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CONSUMER FINANCE

Some cards pump cash back into wallets

Credit issuers are dangling higher rebates in front of drivers. But watch out for caveats.

September 16, 2007|Elizabeth Douglass | Times Staff Writer

Forget the quest for airline miles. Today's hot credit card perk is at the gas pump.

Drivers can get 3% or more of their fuel bills returned to them from card giants MasterCard Inc., Visa International and Discover Financial Services as well as large gasoline retailers including Shell Oil Co. and Exxon Mobil Corp.

"A number of cards are increasing the rebates, specifically rebates on gasoline, because they see how consumers are concerned about gas prices and how much it's costing them," said Matt Mills, founder of Seattle-based E-Wisdom.com, an Internet site that tracks credit card offerings.

Such offers come with plenty of caveats and fine print. But in California, land of high gasoline prices and long commutes, the deals are worth considering.

"A lot of consumers aren't aware that these kinds of cards exist," said Curtis Arnold, chief executive of Cardratings.com, a card reviewer based in Little Rock, Ark. "But if you go out on the street and ask someone, 'Instead of you paying $3 a gallon, you can pay $2.85, are you interested?,' then people perk up."

Motorists already are big on using plastic at the pump. As U.S. fuel prices pushed steadily higher, the percentage of gasoline purchases made with a credit or debit cards jumped to 65% in 2006 from 53% in 2003, according to the National Assn. of Convenience Stores.

David Wagner, a 36-year-old San Diegan, earns points on his Citibank reward card every time he fills up. The bonuses aren't as generous as some of the newer gasoline-focused cards, but he likes racking up points while making everyday purchases.

"The gasoline can add up because everybody needs gas if you have a car," Wagner said.

For consumers, there are three types of specialty cards for gas: Traditional branded gas-only cards issued by oil companies; newer general-purpose cards cosponsored by Shell and gas sellers; and general-purpose credit cards offered by banks, MasterCard, American Express and others. Consumer credit experts give the highest marks to gas reward cards that aren't issued or cosponsored by oil companies.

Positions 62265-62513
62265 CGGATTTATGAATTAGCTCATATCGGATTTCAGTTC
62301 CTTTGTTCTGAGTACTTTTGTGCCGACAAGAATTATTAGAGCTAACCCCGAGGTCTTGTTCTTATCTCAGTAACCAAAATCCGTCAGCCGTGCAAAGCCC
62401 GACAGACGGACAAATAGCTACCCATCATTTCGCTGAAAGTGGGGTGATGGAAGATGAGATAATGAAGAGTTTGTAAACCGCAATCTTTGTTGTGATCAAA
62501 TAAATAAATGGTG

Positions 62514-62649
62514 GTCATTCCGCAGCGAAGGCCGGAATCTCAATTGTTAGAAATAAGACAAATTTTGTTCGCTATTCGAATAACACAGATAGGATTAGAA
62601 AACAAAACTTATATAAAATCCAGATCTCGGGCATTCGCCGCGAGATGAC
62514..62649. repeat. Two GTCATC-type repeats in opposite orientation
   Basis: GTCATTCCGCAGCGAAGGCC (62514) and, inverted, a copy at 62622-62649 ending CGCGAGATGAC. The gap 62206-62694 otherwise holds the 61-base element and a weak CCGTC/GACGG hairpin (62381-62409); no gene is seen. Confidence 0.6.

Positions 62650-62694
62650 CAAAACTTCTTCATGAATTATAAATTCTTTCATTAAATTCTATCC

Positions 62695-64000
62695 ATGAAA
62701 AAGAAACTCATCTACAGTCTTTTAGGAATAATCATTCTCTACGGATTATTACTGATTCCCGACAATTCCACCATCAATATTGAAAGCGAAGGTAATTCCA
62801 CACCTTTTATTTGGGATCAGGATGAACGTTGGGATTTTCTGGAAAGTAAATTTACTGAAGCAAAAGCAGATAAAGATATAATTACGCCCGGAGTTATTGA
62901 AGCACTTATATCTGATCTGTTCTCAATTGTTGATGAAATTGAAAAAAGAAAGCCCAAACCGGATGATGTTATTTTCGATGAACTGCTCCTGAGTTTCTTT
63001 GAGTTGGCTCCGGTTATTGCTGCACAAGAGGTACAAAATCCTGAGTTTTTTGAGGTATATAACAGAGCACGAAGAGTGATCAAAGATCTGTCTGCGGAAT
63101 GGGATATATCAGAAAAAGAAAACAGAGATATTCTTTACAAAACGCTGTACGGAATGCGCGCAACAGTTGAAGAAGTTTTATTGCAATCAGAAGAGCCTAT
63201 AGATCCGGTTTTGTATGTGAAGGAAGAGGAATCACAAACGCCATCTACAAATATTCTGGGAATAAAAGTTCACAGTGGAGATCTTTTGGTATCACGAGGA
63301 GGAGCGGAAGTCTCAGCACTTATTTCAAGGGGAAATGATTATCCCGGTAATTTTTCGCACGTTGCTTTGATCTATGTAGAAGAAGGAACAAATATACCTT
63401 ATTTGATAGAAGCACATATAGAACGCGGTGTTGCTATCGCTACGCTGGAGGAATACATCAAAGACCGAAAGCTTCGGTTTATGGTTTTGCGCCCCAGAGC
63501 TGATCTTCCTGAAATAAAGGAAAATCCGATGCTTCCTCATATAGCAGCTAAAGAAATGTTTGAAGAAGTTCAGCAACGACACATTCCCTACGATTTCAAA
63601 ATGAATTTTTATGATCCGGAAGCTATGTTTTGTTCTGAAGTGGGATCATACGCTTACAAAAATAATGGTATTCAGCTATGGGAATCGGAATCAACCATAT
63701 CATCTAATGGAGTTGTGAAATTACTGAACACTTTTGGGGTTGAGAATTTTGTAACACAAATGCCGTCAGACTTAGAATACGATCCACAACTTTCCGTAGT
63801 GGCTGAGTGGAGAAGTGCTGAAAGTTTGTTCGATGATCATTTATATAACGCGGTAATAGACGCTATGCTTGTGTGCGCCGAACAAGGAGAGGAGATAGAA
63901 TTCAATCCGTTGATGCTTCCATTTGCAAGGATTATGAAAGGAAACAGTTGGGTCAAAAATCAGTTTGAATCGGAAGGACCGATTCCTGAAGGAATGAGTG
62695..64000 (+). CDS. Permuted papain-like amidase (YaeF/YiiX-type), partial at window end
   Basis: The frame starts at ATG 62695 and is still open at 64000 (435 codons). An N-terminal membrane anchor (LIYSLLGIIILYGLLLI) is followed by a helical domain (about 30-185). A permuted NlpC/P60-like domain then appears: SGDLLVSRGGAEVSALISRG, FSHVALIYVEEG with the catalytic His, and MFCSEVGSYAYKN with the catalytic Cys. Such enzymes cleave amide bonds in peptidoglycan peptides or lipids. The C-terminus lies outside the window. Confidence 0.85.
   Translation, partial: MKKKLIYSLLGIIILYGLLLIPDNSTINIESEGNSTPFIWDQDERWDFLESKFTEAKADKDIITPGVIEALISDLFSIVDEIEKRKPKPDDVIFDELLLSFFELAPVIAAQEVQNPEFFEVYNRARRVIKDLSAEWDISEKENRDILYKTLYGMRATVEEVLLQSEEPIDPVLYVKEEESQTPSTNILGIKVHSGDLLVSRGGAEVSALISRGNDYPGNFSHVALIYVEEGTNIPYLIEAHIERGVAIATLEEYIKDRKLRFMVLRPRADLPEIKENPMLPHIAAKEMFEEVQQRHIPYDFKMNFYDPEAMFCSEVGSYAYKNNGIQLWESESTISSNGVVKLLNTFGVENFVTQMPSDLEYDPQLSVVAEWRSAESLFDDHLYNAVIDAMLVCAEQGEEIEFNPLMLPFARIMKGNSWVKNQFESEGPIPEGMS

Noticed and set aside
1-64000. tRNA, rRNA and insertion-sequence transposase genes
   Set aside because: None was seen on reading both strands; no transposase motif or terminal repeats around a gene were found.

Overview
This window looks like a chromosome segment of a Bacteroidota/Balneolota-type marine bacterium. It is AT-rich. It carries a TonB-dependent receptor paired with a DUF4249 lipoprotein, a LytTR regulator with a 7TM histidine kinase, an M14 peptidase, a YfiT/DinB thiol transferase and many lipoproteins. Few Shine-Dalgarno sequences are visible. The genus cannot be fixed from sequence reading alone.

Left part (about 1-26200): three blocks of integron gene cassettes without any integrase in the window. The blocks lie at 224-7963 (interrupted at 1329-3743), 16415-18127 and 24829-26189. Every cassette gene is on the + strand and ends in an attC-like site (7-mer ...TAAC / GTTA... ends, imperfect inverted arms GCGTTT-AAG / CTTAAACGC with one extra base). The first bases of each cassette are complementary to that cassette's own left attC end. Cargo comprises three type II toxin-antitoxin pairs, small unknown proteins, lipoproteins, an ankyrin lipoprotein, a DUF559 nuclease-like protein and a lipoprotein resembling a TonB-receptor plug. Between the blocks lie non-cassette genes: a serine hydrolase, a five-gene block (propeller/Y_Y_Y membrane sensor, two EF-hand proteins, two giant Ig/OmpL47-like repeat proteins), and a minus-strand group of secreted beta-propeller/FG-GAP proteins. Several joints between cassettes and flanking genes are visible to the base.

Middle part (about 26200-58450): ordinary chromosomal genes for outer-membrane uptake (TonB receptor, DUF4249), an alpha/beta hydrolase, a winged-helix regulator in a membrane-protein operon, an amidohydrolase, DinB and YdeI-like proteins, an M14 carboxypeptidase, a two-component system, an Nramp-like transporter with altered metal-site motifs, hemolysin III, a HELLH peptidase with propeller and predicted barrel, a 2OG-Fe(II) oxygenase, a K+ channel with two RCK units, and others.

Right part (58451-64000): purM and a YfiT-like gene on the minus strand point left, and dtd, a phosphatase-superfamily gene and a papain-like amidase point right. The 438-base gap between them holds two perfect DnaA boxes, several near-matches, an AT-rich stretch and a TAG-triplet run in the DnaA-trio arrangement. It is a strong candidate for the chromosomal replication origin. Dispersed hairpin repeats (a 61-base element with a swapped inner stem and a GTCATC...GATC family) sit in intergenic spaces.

Most of the general-purpose gas-rebate cards carry a MasterCard, Visa or Discover logo and, like regular credit cards, can be used at any store that takes those kinds of cards. The difference is that gasoline purchases come with pumped-up rewards based on the amount of fuel you buy or how much you spend on gas.

The cards typically offer a rebate or cash-back reward equal to 3% of your gasoline purchases, but the figure can go as high as 10% or as low as 1%. The average savings amounts to $3 a fill-up and more than $150 a year for people who use a tank of gas a week, according to FuelBudget.com.

To qualify for the best cards, you need a good or above-average credit rating, which equates to a credit score of 700 or higher, Arnold at Cardratings.com estimates.

Most cards don't charge an annual fee, but they come with above-average annual interest rates. Some rates top 20%, so if you don't pay off the balance each month, you will quickly negate your gas rebate.

And then there are the small-print details that often determine the true usefulness of the card.

"The bottom line is, understand how the reward structure works and then, just as important, understand how the redemption structure works," Arnold said. Check for limitations such as reward caps and rewards that expire before you can use them.

"And watch those introductory offers," he said. "These gas rebate cards are notorious for giving a rebate that blows you away on paper, but then you look at the fine print, and it's only for 60 to 90 days."

Some credit card issuers and gas stations put a block on fuel purchases above a set limit, such as $50 or $100, or a hold that counts against your credit limit until it is cleared.

"People hate the blocks, and rightly so," said Emily Davidson, who edits a blog for Credit.com. Between high gas prices and huge gas tanks on sport utility vehicles, she said, "it's easy to have a $75 purchase of gas."Many general-purpose cards grant the best rewards only for purchases made at stand-alone gas stations. That means you probably won't get the big rebates if you buy gas at a warehouse club, grocery store or any other place where the primary business isn't fuel sales.

Michael Shames, executive director of the Utility Consumers' Action Network, said such limitation underscores a potential drawback to the rebate cards.

"Those gas stations that take credit cards usually have higher prices, so it can be a wash," he said. "It's still a better deal to use cash and buy at independent" gas stations.

One exception is American Express' TrueEarnings card available to members of Costco. It comes with 2% to 3% rewards for travel and restaurants but also offers 1% rewards for any Costco purchase, including gasoline. After an interest-free introductory rate for three months, it carries a variable 17.24% annual rate, with the rewards paid out only once a year in the form of a Costco coupon redeemable for cash or merchandise.

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